Sterile Insect Technique

The Sterile Insect Technique, best known by its acronym SIT and also identified as the Sterile Insect Release Method (SIRM), is a biologically-based method for the management of key insect pests of agricultural and medical/veterinary importance. In the FAO glossary, the Sterile Insect Technique is defined as "a method of pest control using area-wide inundative releases of sterile insects to reduce reproduction in a field population of the same species". It is therefore a type of "birth control" in which wild female insects of the pest population do not reproduce when they are inseminated by released, radiation-sterilized males. Sterilization is induced through the effects of irradiation on the reproductive cells of the insects. SIT does not involve the release of insects modified through transgenic (genetic engineering) processes. In this type of autocidal control, sequential releases of the sterilized insects in adequate sterile to wild male overflooding ratio's lead to a reduction in pest population numbers. Effective control using sterile insects is achieved when part of area-wide integrated pest management (AW-IPM) programmes.

Under the International Standard for Phytosanitary Measures No. 3 of the International Plant Protection Convention, sterile insects are categorized as beneficial organisms as the Sterile Insect Technique is among the most environment-friendly insect pest control methods ever developed. It differs from classical biological control, which involves the introduction of non-native biological control agents, in the following ways:

→ Sterile insects are not self-replicating and therefore cannot become established in the environment
→ Autocidal control is by definition species-specific or intra-specific, and
→ SIT does not introduce non-native species into an ecosystem

The Sterile Insect Technique was first developed in the USA, and it has been used for 50 years. It is currently applied on six continents, and the four strategic options in which sterile insects are being deployed as a component of AW-IPM for insect pest control are: suppression, eradication, containment and prevention.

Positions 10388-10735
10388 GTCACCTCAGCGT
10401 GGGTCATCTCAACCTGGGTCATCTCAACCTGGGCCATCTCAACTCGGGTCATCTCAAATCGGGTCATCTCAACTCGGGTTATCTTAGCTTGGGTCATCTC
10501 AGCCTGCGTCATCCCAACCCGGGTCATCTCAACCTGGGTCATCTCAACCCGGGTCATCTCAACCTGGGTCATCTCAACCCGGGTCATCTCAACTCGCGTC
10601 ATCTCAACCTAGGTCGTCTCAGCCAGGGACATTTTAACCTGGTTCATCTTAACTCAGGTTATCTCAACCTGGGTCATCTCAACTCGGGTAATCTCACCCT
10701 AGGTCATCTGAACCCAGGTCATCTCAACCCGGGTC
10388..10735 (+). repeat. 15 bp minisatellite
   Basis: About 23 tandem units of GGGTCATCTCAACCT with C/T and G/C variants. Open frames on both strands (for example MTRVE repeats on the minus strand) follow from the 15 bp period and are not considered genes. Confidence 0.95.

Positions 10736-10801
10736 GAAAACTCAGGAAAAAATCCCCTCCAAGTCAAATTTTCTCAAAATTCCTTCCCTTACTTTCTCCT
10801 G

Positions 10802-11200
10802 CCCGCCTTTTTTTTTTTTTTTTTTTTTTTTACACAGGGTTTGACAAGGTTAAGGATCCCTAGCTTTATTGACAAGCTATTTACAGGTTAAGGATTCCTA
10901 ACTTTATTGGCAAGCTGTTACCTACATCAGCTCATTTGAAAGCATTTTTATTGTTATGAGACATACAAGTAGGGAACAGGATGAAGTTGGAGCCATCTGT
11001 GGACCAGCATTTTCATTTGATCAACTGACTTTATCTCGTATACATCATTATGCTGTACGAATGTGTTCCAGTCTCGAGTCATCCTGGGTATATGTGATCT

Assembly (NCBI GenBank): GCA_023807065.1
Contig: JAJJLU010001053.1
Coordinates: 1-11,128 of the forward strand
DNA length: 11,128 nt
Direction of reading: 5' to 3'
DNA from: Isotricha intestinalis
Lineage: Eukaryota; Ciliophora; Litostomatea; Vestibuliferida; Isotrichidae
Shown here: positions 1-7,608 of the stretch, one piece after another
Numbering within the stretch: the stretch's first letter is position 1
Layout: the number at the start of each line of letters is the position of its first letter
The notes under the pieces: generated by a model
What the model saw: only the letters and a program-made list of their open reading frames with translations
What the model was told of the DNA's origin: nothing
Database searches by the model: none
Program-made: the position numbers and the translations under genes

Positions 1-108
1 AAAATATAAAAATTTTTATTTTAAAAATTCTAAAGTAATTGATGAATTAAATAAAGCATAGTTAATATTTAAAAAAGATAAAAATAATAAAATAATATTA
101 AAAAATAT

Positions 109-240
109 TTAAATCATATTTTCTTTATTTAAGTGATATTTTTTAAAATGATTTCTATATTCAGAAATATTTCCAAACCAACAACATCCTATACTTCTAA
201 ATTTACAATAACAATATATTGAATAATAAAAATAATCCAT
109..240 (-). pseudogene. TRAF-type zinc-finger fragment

For over four decades the sterile insect technique has been a major subject of the Joint FAO/IAEA Programme on Nuclear Techniques in Food and Agriculture, involving both Applied Research to improve the technique and to develop it for new pest insects and the transfer of the SIT package to Member States through Field Projects so that they can benefit from improved plant, animal and human health, cleaner environments, increased crop and animal production in agricultural systems, and accelerated economic development. SIT has been applied to a number of species of fruit flies, moths, mosquitoes, tsetse flies and screwworm flies.

Numerous publications related to the development of the Sterile Insect Technique have resulted from applied R&D, coordinated research projects, symposia and meetings, and training activities. These have provided much information to researchers, pest-control practitioners, programme managers, plant protection and animal health officers, and policy makers.

A major reference on the principles, practice, and global application of the Sterile Insect Technique is the book "Sterile Insect Technique. Principles and practice in area-wide integrated pest management". Fifty subject experts from 19 countries contributed to develop this SIT textbook.